|Publication number||US20010027423 A1|
|Application number||US 09/791,304|
|Publication date||Oct 4, 2001|
|Filing date||Feb 23, 2001|
|Priority date||Feb 23, 2000|
|Publication number||09791304, 791304, US 2001/0027423 A1, US 2001/027423 A1, US 20010027423 A1, US 20010027423A1, US 2001027423 A1, US 2001027423A1, US-A1-20010027423, US-A1-2001027423, US2001/0027423A1, US2001/027423A1, US20010027423 A1, US20010027423A1, US2001027423 A1, US2001027423A1|
|Inventors||Michael Clonts, Cathy Clonts|
|Original Assignee||Michael Clonts, Cathy Clonts|
|Export Citation||BiBTeX, EndNote, RefMan|
|Patent Citations (7), Referenced by (9), Classifications (9)|
|External Links: USPTO, USPTO Assignment, Espacenet|
 The present invention relates to a system for and method of facilitating shopping, for example on-line shopping.
 Current cash register devices have the capability to store lists of purchases in electronic form (see U.S. Pat. No. 5,189,607 for example). Many retailers offer websites for customers to shop on-line. Shopping on-line may save the customer time and reduce costs for the retailer. Typical on-line shopping requires the shopper to navigate the store website and select items by storing them in an on-line shopping basket for later purchase.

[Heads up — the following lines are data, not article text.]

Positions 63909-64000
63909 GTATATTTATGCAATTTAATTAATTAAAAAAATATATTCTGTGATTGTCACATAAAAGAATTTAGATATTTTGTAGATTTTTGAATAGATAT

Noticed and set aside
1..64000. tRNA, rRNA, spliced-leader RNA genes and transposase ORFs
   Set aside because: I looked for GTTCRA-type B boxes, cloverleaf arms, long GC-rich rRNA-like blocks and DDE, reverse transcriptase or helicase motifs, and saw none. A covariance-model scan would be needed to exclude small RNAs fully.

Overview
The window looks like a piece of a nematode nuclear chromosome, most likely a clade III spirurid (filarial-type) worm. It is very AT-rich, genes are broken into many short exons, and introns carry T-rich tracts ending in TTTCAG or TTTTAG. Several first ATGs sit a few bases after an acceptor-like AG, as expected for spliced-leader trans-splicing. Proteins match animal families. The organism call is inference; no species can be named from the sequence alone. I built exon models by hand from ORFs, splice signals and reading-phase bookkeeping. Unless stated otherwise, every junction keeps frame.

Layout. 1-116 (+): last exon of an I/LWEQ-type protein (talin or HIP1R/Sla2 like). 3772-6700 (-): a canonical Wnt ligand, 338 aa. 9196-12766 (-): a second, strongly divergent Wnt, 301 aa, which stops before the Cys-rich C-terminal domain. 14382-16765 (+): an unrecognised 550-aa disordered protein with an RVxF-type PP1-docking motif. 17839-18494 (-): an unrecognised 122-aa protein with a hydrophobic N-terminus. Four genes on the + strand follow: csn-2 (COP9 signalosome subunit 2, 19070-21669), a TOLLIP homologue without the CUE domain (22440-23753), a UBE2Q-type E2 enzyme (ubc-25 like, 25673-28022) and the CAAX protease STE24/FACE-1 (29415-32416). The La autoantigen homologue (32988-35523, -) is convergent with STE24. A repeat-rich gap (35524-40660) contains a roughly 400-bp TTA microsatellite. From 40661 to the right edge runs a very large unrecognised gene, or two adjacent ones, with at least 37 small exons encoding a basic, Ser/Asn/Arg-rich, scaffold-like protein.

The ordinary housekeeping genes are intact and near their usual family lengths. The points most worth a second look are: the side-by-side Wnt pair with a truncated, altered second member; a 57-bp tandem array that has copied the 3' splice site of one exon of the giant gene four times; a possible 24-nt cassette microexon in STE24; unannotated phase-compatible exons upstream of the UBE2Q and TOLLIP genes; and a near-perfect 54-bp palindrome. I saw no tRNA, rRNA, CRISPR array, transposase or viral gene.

Filling an on-line shopping basket is relatively simple if the customer is purchasing just a few items (for example, books or CDs). When the list of items becomes long, such as with grocery shopping, the process becomes intimidating, tedious and time consuming. Often, a first time user spends more than an hour learning to navigate the website and searching through various web pages to find and load an on-line shopping basket with the items the user purchases regularly. With the numerous steps required of the user, errors are more likely to occur, creating further frustration.
 The invention involves a shopping system which is intended to at least partially solve the aforementioned problems. To give the reader a basic understanding of some of the advantageous features of the invention, following is a brief summary of preferred versions of the system. As this is merely a summary, it should be understood that more details regarding the preferred versions may be found in the Detailed Description set forth elsewhere in this document. The claims set forth at the end of this document then define the various versions of the invention in which exclusive rights are secured.
 According to an aspect of the present invention, there is provided a method of facilitating a purchase of goods or services, comprising the steps of storing information relating to goods or services purchased by a customer, providing to the customer a code representative of said purchase and generating the information on presentation of the code in order to facilitate a subsequent purchase of goods or services.